So you see, there are a number of motives to promote a major space project; it could be a narcissistic pursuit of secular academics, a Capitalist ideological motive on how it solves a potential water crisis, a US military interest on how it seeks to fund its next generation systems and a corporate interest on how to monopolise new technology and benefit from public funded projects. The point is that outlining the motives clearly would not bode well with the public.
Considering all that’s been said, are we saying that a Khilafah State would have no room for extra-planetary exploration?
At the moment we find that major powers who have some elements of space capability view the whole affair from a purely national interest perspective, which implicitly means they believe that space is their right. This sense of entitlement has led the US to veto all attempts of a global agreement on space for exploration and peaceful uses only.
Similarly, China and Russia put their national interests first and have only taken part in international agreements to restrict the US. The current international framework was designed and set-up to protect the interests of nations such as the US, Britain, France, China and Russia after WW2 so a global consensus on space exploration has suffered as a result.
With Islam the perspective for space exploration is completely different and a future Khilafah State would pursue such a policy. Space represents an area which although no nation physically owns its use affects the whole world and needs them to come together to agree on its use and pool resources.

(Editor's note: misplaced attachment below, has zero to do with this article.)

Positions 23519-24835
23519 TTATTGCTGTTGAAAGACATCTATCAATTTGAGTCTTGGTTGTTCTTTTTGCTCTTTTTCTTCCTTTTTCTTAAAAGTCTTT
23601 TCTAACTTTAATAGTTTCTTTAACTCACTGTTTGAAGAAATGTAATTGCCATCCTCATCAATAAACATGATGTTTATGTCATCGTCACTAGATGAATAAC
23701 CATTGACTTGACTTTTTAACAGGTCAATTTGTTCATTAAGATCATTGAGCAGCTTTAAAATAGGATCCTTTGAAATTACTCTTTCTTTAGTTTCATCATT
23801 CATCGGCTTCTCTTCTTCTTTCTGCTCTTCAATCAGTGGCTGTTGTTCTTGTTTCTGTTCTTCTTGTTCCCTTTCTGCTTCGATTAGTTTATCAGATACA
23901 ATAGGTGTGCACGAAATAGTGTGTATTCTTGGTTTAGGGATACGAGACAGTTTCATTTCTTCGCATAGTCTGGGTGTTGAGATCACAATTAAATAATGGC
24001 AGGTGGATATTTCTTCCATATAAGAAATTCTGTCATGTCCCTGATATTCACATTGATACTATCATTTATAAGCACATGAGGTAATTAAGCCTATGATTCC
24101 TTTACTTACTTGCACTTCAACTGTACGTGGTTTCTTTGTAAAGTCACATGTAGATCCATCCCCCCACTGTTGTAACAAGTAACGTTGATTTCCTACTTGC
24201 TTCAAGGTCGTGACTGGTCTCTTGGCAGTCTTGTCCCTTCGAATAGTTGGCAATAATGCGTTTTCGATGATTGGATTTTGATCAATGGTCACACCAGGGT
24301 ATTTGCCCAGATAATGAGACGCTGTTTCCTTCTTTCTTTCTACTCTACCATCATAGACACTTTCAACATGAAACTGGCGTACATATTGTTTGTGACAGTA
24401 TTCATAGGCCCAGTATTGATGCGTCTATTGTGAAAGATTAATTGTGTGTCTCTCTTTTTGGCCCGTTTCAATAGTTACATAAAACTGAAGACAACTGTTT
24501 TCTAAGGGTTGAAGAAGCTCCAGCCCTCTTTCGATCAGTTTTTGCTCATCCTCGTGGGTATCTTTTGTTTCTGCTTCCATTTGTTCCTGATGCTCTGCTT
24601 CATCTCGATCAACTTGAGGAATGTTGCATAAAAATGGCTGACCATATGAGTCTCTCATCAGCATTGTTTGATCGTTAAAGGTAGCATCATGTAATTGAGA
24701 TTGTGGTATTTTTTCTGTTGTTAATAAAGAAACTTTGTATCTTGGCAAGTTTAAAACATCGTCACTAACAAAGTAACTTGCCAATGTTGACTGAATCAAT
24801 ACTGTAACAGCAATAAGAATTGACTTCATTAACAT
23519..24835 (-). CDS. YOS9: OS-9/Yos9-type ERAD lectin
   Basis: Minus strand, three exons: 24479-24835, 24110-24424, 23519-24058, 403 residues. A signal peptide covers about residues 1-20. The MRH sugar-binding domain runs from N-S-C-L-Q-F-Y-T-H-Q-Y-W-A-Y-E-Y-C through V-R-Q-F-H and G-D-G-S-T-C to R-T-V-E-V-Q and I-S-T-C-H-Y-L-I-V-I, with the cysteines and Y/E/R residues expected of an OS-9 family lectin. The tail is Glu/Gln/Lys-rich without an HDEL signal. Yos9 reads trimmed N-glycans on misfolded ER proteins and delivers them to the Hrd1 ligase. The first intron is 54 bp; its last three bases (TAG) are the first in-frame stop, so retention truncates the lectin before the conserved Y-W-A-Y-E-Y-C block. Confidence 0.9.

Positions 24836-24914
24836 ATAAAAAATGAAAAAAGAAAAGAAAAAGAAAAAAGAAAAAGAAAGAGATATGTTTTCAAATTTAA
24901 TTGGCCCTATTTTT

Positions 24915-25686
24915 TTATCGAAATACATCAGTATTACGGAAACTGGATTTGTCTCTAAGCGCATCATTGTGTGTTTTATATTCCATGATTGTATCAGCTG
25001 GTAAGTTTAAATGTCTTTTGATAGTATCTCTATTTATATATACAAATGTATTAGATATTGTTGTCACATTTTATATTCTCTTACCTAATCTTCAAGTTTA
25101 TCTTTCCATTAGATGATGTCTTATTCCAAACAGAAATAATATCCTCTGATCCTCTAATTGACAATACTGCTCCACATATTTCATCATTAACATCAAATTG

How would it work?
It’s similar to the use of the world’s oceans and common resources such as the Suez Canal and the Silk Road in the past. In the past we see that common resources were usually under the authority of locals or a dominant power who would charge a tax for its use which would then be used for its maintenance and development.
So the Uthmani’s would charge a tax for large areas of the Mediterranean in order for harbours and ports to be developed to facilitate trade. Space is again such an area which transcends national boundaries and needs the world to come together similar to issues such as Aids, global warming, terrorism, conflict diamonds etc.
The coming together on resources which are needed for the masses is something which has been present in Islamic jurisprudence throughout the Islamic history. In Islam, public property is commonly where permission has been given to the community to share the use of the asset. This is generally something which is considered a public utility where a community would disperse in search for it if it were not available or the uncountable stores of minerals and resources that prevent individuals from possession.
I’m not going to lie – it’s great to know that Islam has its own vision for the final frontier!
If things are left as they stand, space will go the same way as oil and gas have, where the global powers wrestle control of vital resources leading to further chaos and conflict as can be seen in Africa or the Middle East.
So a real alternative is needed. The Khilafah State will guarantee access to vital resources – it doesn’t view the world through a capitalist self-interest angle but rather it views the world as something which it will be accounted for, and the actions it undertook to ensure justice prevailed.
So the world needs to come together on common resources and this can be achieved if all nations view them as common assets which all can freely benefit from. Specifically in regards to space, all the world needs to come together as it’s beyond any one nation to develop. If any nation does try to gain a monopoly public opinion can be used to put an end to the belligerence.